19 Note that the condition is indeed required here. For instance, in an argumentation framework based on CL and Undercut it holds that p¬p|CL,Ucutp¬p. (Indeed, according to any semantics considered here p¬pp¬p is undefended, since it is attacked by ¬(p¬p), and the latter is not attacked by any other sequent since its left-hand side is empty).

20 Recall that by Notation 5.4 this means that the proposition holds for every entailment of the form |L,R,Semπ considered in Definition 5.3, where L and R are as defined in the proposition, Sem is any of the standard argumentation semantics considered in this paper, and π{,}.

21 Other techniques for generating arguments are considered, for example, in Besnard, Grégoire, Piette, and Raddaoui (2010) and Efstathiou & Hunter (2011).

Conflict of interest disclosure statement

No potential conflict of interest was reported by the authors.

Funding

Christian Straßer's research was supported by the Alexander von Humboldt Foundation and the German Ministry for Education and Research.

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Appendices

Appendix. Some further results about the restricted monotonicity of |

Below we show that under some (rather intuitive) requirement on the base logic L, restricted monotonicity with respect to relevant attacks (Proposition 5.3) may be generalised to other attack rules. For this, we first need to introduce some new terminology.

Definition A.1

Let L=L, be a propositional logic.

  • We say that L is consistency-enforcing, if for every finite set of L-formulas Γ that is not ⊢-consistent it holds that ¬Γ.

  • We say that L is ¬-expanding, if Υ¬Γ implies that Υ¬Γ for every finite set Γ that contains Γ.

In what follows we consider sequent elimination rules representing premise attacks (prem-attacks, for short), that is: all the forms of defeat and undercut in Figure 2. In addition, we assume that a given set R of prem-attacks rules contains at least one of the rules Defeat, Compact Defeat, Undercut, Compact Undercut, or Canonical Undercut.

The main results of this Appendix are then the following:

Proposition A.2

Let L=L, be a uniform, ¬-expanding and consistency-enforcing logic, R a set of prem-attacking rules, and Sem a semantics which is either complete, grounded, preferred or stable. If S1|L,R,Semψ and S1 is irrelevant to S2, then S1,S2|L,R,Semψ.

Proposition A.3

Let L=L, be a uniform, ¬-expanding and consistency-enforcing logic, R a set of prem-attacking rules, and Sem a semantics which is either complete, grounded or preferred (The question whether this proposition holds also for stable semantics is left for future work.). If S1|L,R,Semψ and S1 is irrelevant to S2, then S1,S2|L,R,Semψ.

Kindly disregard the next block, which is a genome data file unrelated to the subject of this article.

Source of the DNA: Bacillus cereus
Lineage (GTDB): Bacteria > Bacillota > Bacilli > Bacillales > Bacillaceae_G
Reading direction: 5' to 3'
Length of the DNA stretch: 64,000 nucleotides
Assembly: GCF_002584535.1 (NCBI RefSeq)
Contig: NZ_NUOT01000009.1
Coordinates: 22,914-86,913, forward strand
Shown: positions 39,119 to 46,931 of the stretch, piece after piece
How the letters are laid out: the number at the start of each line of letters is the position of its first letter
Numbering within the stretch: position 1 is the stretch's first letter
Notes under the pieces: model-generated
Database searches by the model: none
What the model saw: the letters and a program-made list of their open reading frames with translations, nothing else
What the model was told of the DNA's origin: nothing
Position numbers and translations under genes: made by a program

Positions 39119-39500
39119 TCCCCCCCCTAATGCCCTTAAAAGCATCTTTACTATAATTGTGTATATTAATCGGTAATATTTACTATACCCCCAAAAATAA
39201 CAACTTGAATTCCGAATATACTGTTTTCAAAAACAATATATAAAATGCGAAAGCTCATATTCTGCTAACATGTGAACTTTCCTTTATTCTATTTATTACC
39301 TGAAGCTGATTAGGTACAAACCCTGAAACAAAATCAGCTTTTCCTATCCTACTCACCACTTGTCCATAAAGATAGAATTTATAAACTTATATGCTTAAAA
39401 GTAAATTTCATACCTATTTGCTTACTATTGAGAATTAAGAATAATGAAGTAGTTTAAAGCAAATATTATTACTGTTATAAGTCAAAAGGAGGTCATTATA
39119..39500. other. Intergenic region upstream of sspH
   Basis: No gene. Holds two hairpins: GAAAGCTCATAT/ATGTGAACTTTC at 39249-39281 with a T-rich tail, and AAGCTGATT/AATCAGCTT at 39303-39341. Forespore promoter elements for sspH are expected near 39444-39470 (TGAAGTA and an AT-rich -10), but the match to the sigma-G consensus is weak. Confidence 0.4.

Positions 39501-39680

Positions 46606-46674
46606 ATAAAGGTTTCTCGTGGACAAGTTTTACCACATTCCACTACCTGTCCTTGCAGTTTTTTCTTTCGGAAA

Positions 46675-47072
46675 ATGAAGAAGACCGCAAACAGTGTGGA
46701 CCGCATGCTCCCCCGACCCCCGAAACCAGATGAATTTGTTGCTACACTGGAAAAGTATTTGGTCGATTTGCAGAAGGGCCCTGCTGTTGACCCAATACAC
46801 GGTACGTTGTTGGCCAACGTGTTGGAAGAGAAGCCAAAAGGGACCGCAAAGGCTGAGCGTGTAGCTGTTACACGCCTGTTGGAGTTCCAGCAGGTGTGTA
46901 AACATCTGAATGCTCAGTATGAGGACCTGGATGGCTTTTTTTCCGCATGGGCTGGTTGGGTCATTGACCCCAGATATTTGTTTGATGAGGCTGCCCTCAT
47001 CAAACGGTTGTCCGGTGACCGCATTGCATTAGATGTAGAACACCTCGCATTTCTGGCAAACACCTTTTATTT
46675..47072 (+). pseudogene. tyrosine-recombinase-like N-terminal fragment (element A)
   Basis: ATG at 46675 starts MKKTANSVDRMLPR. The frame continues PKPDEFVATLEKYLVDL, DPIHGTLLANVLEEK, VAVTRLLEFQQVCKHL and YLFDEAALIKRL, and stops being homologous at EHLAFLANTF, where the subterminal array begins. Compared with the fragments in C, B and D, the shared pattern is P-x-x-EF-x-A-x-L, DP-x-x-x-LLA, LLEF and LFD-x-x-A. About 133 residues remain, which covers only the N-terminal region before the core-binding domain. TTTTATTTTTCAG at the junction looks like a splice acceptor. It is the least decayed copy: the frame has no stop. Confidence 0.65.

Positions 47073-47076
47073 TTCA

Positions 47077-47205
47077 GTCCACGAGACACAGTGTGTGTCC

Note that, unlike Proposition 5.14, in the propositions above S2 need not be ⊢-consistent.

To show the Propositions A.2 and A.3, we need a few lemmas. The first lemma holds in every argumentation framework AF=Args,A with a set Root(AF)=ArgsArgs+ of unattacked arguments.

Lemma A.4

Let AF=AFArgsRoot(AF)+ be the framework AF=Args,A, restricted to ArgsRoot(AF)+. Then Cmpl(AF)=Cmpl(AF).

Proof

To see that Cmpl(AF)Cmpl(AF), suppose that ECmpl(AF). Then Root(AF)E. Since E is conflict-free, necessarily Root(AF)+E=, and so EArgsRoot(AF)+. Suppose now that E defends in AF an argument AArgsRoot(AF)+. If E defends A also in AF then by the completeness of E, AE. If E does not defend A in AF, then there is a BRoot(AF)+ that A-attacks A, butBE+. However, since BRoot(AF)+, there is a CRoot(AF) such that C A-attacks B. But Root(AF)E, so CE, which contradicts the assumption that BE+. We have thus shown that every argument that is defended by E in AF is in E. Let now AE and suppose some BArgsRoot(AF)+ attacks A in AF. Clearly, B also attacks A in AF. By the completeness of E in AF, B is attacked by some CE in AF. Since BArgsRoot(AF)+ and EArgsRoot(AF)+, C also attacks B in AF. Hence, E defends itself in AF. Altogether, we have shown that ECmpl(AF)

To see that Cmpl(AF)Cmpl(AF), suppose that ECmpl(AF). Note first that by the definition of AF, Root(AF)Root(AF). Since E is complete in AF, Root(AF)E, and hence Root(AF)E. We now show that ECmpl(AF). Clearly, E is conflict-free in AF since the only attacks that are added by moving from A (the attack relation of AF) to A are attacks between Args and Root(AF)+ and between Root(AF)+ and Args. Suppose now that E defends in AF some AArgs. IfE also defends A in AF then AE. Otherwise, E does not defend A in AF. By the conflict-freeness of E and since Root(AF)E, A cannot be in Root(AF)+. Hence, AArgsRoot(AF)+, and so there is an A-attacker B of A such that there is no CE such that C A-attacks B. However, there must be a DE such that DA-attacks B. This means that BRoot(AF)+. However, since B A-attacks A, BRoot(AF)+, a contradiction. We have thus shown that whenever E defends some AArgs then AE. Conversely, suppose that AE and some BArgs attacks A in AF. If BRoot(AF)+ then BE+, since Root(AF)E. In case BArgsRoot(AF)+, also BE+, as ECmpl(AF). Thus, E defends all of its elements. Altogether, we have shown that ECmpl(AF).

Remark A.1

Lemma A.4 may be adjusted to any completeness-based semantics, that is, to every semantics Sem such that Cmpl(AF)=Cmpl(AF) implies Sem(AF)=Sem(AF) and Sem(AF)Cmpl(AF) (Note that all the semantics considered in this paper are completeness-based.). Thus, for every framework AF, its induced framework AF as defined in Lemma A.4, and a completeness-based semantics Sem, we have that Sem(AF)=Sem(AF).